Posts Tagged ‘recycling’

One green, 4ft high, plastic wheelie bin used for garden rubbish.

Answers to the name of ‘Bin’.

Bin was last seen yesterday lunchtime when left outside to be emptied by the local council garden refuse collection wagon. Usually Bin is quite happy sitting in the sunshine until being wheeled back into the garden.

Yesterday, however, after two hours Bin was gone, nowhere to be seen.

Neighbouring drives and gardens have been searched in a frantic effort to recover Bin, but to no avail. We therefore fear the worst. Wor ‘Bin’s’ bin nicked!

Ports, railway stations and bus depots have been alerted and people have been urged to be extra vigilant in the forlorn hope Bin is spotted. Reports that Bin is being held to ransom or merely gone away on holiday cannot be substantiated or ruled out.

Beggars belief that someone would actually steal it but they have, I kid you not. There doesn’t appear to be any other explanation.

PS – A phone call made to the council earlier today brought a promise of a new Bin which should be delivered and fully operational within the next 7 to 10 days. So feet up, no more gardening for a while!

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Are you a conscientious recycler or someone doing it under imposition from your local council and because you feel you have no option? Do you have a slop bucket for food waste (sorry I should have said, ‘a domestic organic waste caddy’) and put it out for collection each week in the believe that your left-overs are going towards generating power, reducing greenhouse emissions or being converted into compost and that by doing so that you are saving the planet and helping to stave off global warming? Would you be surprised to learn that your actions don’t quite match with what it says on the tin?

I am not against recycling at all; just a little cynical as to whether this drive towards ‘green’ and ‘recycling’ is as beneficial and advantageous as we are lead to believe in terms of both cost and resources.

Under present Government policy a fifth of all homes in England and Wales have buckets solely for food waste with the intention this is extended countrywide by 2016. However, the state’s recycling advice body Waste and Resources Action Programme, ( WRAP), has some way to go before it comes up smelling of roses. There are only 46 plants or ‘anaerobic digesters’ for food recycling in Britain which can convert the food waste into bio-gas and ‘digestate’. Evidently part of the problem is that the food waste is there but the market for its disposal isn’t. And the cost of collection, transportation and disposal for some councils probably outweighs any efficiency savings or improvement to the carbon footprint.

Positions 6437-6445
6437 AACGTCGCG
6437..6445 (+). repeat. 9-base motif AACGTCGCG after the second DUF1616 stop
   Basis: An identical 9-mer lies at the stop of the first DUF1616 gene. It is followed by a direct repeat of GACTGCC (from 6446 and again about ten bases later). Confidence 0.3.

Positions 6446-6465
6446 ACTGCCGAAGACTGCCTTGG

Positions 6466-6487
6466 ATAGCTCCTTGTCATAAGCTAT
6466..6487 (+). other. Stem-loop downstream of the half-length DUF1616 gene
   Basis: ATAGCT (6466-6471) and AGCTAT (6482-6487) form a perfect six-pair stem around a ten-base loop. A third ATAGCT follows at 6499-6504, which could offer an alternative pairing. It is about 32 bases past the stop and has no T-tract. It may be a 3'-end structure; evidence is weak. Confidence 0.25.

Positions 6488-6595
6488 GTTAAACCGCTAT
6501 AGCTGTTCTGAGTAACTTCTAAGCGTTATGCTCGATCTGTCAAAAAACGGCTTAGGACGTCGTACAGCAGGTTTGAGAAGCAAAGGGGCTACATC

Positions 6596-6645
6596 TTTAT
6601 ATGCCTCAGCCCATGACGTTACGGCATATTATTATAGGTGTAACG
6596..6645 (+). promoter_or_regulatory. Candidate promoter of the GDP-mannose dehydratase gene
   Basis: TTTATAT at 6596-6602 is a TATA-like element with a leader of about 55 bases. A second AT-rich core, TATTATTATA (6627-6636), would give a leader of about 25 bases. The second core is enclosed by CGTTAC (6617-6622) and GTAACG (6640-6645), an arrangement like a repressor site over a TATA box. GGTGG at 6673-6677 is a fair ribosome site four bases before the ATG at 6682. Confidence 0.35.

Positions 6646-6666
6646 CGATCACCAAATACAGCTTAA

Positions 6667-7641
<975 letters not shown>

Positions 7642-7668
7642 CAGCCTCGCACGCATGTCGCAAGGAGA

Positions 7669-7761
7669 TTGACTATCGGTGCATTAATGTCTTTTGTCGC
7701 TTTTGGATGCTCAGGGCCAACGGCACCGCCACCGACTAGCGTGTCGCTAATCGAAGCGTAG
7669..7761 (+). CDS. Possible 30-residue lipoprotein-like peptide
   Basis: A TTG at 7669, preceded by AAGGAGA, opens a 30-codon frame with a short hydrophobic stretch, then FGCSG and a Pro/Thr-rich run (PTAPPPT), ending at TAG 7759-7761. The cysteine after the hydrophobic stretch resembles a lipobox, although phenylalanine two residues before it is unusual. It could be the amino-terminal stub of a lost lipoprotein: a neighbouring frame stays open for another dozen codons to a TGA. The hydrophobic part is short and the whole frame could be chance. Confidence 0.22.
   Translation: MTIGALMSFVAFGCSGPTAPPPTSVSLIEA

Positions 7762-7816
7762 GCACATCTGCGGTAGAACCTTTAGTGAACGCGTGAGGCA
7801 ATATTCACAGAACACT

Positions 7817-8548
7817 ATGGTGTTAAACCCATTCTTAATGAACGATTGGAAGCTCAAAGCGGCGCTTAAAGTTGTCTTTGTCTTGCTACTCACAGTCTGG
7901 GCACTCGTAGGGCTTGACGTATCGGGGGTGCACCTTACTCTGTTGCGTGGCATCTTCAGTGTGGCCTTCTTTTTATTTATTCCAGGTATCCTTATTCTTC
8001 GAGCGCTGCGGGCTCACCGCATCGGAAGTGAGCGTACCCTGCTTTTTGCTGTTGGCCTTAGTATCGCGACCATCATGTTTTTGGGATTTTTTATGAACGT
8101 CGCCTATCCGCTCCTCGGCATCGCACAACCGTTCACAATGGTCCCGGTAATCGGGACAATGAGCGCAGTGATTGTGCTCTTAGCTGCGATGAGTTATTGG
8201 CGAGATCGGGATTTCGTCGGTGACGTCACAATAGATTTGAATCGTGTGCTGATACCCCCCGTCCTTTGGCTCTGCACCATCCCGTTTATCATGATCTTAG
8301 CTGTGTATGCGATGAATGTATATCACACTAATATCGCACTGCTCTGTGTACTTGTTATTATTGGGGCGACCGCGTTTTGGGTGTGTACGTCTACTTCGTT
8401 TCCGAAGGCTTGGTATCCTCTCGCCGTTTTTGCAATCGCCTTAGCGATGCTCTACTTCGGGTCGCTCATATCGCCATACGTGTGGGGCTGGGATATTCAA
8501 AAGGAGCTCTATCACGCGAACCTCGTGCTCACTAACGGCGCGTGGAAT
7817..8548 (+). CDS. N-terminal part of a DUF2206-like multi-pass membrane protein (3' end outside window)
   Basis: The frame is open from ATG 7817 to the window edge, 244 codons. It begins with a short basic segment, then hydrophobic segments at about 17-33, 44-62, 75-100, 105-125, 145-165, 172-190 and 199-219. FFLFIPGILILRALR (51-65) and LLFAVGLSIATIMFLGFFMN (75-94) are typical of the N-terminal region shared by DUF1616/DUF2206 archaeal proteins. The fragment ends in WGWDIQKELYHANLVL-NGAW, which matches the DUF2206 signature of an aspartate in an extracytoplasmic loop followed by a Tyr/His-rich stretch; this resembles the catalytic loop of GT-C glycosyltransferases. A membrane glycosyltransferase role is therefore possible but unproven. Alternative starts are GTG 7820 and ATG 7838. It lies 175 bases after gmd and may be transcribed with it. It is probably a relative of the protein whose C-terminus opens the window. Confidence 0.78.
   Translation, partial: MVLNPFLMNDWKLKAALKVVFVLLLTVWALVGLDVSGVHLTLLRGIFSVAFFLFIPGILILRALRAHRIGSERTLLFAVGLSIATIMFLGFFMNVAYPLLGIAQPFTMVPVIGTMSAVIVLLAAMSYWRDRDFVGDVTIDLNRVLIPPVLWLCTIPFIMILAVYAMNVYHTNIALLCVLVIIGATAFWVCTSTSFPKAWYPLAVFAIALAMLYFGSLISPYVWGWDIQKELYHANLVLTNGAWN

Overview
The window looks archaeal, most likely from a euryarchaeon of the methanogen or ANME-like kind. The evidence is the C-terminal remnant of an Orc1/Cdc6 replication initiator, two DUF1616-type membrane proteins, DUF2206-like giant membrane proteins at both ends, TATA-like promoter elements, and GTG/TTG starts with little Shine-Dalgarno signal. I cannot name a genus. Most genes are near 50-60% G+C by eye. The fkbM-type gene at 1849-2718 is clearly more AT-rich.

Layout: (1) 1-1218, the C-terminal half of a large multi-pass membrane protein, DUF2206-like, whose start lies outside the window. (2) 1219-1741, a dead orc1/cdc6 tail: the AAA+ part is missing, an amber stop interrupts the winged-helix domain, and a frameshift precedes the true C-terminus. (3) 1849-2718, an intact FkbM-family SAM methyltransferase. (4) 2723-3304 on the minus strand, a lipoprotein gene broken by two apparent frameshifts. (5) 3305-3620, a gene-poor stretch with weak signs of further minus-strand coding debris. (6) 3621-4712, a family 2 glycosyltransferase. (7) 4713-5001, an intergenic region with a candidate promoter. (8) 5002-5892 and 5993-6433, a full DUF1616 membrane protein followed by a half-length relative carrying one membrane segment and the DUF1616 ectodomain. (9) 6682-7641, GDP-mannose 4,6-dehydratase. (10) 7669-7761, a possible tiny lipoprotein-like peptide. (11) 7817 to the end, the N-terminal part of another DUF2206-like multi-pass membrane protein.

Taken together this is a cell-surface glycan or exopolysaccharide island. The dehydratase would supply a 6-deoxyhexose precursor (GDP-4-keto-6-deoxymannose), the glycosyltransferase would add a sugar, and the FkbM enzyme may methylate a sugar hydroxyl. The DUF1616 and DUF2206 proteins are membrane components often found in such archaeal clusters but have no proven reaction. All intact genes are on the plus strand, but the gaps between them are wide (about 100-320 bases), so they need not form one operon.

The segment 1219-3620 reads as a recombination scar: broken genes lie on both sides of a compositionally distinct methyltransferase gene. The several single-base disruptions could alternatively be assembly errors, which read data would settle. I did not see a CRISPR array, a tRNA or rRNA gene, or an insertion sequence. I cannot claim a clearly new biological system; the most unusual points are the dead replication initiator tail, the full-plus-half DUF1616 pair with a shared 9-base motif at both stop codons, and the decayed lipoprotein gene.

The power produced is a mere 60 megawatts, sufficient to power a town of say 40,000 homes. The digestate, a form of compost, can be used as an enriched fertiliser but the problem is where! It can’t be sold to the public as it doesn’t conform to industry standards. They are hoping to sponsor experiments to use it to fertilise golf courses, sports pitches, farmers’ fields, in landscaping and regeneration schemes, to build up the public’s confidence and acceptance in recycled food waste.

Whilst on the subject of ‘recycling’ it would help matters if there was less recyclable material produced in the first place. For example, look at all the packaging that comes with the purchase of some food items. I wonder how quickly supermarkets would react and put pressure on producers to change their ways if housewives (and male shoppers) started baring all at the checkouts by leaving excess packaging and wrappings behind.

Mmm, food for thought!

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